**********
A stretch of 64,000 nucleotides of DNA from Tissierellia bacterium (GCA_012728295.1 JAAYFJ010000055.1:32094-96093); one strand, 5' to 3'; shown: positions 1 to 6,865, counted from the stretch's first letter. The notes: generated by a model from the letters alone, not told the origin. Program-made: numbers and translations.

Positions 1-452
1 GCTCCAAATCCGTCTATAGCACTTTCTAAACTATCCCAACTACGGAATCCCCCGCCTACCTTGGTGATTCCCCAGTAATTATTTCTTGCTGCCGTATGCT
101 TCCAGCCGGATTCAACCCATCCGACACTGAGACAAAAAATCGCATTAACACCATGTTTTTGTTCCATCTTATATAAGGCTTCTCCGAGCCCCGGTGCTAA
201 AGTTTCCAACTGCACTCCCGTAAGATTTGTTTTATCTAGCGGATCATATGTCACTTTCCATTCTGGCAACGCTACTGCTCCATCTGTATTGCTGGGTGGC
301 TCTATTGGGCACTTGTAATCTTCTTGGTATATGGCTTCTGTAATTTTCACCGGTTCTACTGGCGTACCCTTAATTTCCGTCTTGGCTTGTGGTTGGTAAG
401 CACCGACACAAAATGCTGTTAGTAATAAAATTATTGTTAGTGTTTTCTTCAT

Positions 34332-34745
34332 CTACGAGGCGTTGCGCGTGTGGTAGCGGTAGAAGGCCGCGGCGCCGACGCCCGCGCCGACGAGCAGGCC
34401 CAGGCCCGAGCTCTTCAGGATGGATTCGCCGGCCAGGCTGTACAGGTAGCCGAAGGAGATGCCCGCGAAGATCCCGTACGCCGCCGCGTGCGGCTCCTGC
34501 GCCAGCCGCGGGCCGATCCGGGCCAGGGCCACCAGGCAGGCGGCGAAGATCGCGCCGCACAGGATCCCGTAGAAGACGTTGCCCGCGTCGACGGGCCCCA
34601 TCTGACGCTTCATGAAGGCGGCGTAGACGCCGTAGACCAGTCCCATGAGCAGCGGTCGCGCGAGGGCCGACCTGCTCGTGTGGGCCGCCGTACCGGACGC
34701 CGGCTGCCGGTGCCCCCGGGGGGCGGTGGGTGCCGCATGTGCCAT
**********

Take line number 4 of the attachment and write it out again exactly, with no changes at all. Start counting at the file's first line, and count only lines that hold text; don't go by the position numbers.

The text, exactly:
101 TCCAGCCGGATTCAACCCATCCGACACTGAGACAAAAAATCGCATTAACACCATGTTTTTGTTCCATCTTATATAAGGCTTCTCCGAGCCCCGGTGCTAA